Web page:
A New York-based, multi-institutional research team has found high levels of three toxic metabolites produced by gut bacteria in the cerebrospinal fluid and plasma samples of multiple sclerosis (MS) patients. The important findings, published in the journal Brain, further scientists’ understanding of how gut bacteria can impact the course of neurological diseases by producing compounds that are toxic to nerve cells.
Previously published evidence has supported the concept that an imbalance in the gut microbiota—the community of organisms that live in the human intestines—may underly a range of neurological disorders. Researchers also found that certain gut bacteria are either enriched or depleted in MS patients compared to healthy individuals, but it is unclear how these microbes communicate with the brain and affect the neurodegenerative disease process.
“Our findings suggest that MS patients’ gut bacteria produce and release large amounts p-cresol-sulfate, indoxyl-sulfate and N-phenylacetylglutamine into the bloodstream, and they eventually reach the cerebrospinal fluid,” said Hye-Jin Park, one of the lead authors on the study and a research associate with the Neuroscience Initiative at the Advanced Science Research Center at the Graduate Center, CUNY (CUNY ASRC) “Once there, these toxic metabolites bathe the brain and spinal cord, and potentially play a role in the destruction of the myelin sheath that protect nerves.”
For the study, the research team obtained blood and cerebrospinal fluid samples from volunteer patients at the Multiple Sclerosis Center of Northeastern New York. Samples were taken from patients before and after treatment with the disease modifying therapy dimethyl fumarate (DMF), which has been reported to have a profound effect on reshaping the gut microbiome of MS patients. The analyzed data allowed researchers to identify an abundance of the three toxic metabolites in MS patients not treated with DMF compared to healthy individuals. They also noted a reduction in the metabolites following treatment with DMF.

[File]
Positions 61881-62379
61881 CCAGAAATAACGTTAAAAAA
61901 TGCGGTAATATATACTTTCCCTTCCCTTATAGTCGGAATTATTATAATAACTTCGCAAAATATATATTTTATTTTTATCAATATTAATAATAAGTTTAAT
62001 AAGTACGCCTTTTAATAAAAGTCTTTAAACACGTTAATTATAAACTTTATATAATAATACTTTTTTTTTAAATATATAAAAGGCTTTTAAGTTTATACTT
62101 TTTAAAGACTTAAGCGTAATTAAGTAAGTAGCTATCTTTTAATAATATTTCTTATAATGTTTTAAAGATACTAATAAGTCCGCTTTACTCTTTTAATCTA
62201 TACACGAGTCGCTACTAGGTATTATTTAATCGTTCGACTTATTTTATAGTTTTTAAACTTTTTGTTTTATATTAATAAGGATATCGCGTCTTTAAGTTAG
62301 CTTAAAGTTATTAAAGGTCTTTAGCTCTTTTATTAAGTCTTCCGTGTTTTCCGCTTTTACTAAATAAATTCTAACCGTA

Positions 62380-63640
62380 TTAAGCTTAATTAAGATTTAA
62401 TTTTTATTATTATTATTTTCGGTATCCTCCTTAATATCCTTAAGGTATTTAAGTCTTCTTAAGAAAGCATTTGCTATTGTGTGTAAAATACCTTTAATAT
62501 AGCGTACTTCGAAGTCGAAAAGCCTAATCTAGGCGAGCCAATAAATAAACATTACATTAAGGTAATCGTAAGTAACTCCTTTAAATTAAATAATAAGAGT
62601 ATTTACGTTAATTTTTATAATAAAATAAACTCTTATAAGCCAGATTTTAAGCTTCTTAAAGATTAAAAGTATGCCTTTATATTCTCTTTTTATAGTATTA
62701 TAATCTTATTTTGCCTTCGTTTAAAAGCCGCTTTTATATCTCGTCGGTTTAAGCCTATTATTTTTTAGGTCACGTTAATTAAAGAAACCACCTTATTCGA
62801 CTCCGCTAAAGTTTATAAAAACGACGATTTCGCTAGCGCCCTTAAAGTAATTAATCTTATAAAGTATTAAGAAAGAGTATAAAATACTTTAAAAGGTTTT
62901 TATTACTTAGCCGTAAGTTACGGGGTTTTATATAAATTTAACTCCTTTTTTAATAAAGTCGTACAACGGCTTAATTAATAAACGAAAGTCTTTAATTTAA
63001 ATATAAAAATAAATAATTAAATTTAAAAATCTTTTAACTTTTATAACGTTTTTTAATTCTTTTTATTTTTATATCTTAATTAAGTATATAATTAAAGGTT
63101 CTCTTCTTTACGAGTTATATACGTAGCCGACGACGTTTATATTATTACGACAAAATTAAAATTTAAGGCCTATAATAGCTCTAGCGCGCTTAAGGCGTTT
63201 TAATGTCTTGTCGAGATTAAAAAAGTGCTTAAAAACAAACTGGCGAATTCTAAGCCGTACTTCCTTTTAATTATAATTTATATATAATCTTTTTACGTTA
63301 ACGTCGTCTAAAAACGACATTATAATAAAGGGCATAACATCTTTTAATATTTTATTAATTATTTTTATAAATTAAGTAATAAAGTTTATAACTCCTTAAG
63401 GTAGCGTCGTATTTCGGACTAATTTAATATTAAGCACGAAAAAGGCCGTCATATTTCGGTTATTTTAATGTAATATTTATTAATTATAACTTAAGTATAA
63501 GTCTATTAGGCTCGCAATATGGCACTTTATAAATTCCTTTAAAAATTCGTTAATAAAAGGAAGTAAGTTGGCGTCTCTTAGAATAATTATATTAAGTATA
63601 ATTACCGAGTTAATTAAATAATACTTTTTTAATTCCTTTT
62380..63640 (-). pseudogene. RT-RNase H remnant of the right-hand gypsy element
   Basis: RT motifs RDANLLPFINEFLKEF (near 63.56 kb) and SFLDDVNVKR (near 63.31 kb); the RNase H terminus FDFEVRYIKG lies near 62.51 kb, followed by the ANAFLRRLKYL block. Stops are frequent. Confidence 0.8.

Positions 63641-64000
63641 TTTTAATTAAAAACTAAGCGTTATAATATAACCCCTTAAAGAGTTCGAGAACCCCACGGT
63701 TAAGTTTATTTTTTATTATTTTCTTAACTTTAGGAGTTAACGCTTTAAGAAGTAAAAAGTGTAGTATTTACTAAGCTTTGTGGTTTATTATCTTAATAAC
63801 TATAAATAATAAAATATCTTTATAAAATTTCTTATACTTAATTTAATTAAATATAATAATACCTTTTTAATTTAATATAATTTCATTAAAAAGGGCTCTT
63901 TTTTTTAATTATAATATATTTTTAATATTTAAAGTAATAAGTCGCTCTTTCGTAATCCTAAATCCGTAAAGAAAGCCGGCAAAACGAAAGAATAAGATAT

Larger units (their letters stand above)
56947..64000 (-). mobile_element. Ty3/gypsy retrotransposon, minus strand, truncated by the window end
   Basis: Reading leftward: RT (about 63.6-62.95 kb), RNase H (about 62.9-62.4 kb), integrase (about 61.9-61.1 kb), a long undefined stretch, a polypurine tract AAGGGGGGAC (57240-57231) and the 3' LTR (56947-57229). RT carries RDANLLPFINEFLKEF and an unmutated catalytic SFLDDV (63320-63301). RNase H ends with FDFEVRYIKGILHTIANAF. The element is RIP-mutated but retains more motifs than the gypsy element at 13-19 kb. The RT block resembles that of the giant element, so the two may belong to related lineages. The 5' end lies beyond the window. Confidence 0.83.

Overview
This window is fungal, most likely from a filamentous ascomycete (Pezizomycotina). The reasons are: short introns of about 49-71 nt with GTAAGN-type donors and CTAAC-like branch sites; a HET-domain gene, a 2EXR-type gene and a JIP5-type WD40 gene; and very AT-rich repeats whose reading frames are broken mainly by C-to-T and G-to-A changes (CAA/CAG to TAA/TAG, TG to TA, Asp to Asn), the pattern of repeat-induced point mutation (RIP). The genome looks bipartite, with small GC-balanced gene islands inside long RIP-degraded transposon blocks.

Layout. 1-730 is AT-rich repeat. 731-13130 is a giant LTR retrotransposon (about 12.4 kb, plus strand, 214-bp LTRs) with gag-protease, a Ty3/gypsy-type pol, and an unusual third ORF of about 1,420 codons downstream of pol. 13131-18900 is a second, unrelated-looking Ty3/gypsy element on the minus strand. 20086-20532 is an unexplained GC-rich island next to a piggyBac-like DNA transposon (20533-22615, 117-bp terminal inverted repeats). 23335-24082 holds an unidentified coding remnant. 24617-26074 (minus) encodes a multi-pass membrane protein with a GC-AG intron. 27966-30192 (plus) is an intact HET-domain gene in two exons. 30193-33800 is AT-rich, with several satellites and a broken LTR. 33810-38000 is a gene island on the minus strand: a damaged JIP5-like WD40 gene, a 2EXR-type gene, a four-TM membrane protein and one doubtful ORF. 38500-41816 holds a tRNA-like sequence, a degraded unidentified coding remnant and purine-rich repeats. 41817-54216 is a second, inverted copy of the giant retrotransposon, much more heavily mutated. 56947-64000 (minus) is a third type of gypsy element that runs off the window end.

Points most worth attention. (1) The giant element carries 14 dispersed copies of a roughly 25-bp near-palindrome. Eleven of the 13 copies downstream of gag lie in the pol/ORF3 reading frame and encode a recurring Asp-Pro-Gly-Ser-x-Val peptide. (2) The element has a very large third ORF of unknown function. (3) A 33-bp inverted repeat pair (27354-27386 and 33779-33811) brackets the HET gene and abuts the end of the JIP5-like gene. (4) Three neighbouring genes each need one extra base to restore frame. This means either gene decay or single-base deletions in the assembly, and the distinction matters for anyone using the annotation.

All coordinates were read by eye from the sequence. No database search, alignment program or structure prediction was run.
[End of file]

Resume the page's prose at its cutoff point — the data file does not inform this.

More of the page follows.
“The presence of high levels of these toxic metabolites also correlates with biomarkers of neurodegeneration in MS patients, and with the ability to impair neuronal function of cultured cells in the laboratory,” said Achilles Ntranos, a lead author of the study and assistant professor of Neurology at the Icahn School of Medicine at Mount Sinai, where a second set of samples was collected from MS patients.
“This is an exciting and significant discovery,” said Patrizia Casaccia, the study’s primary investigator and the founding director of the CUNY ASRC’s Neuroscience Initiative. “This work not only furthers our understanding of the role of gut-brain communication in neurodegenerative disease progression, but also provides a potential metabolic target for develop new MS Therapies.”
The research team included scientists from the CUNY ASRC, MS Center of Northeastern New York, Icahn School of Medicine at Mount Sinai and BERG Health. The study was supported with funding from Biogen.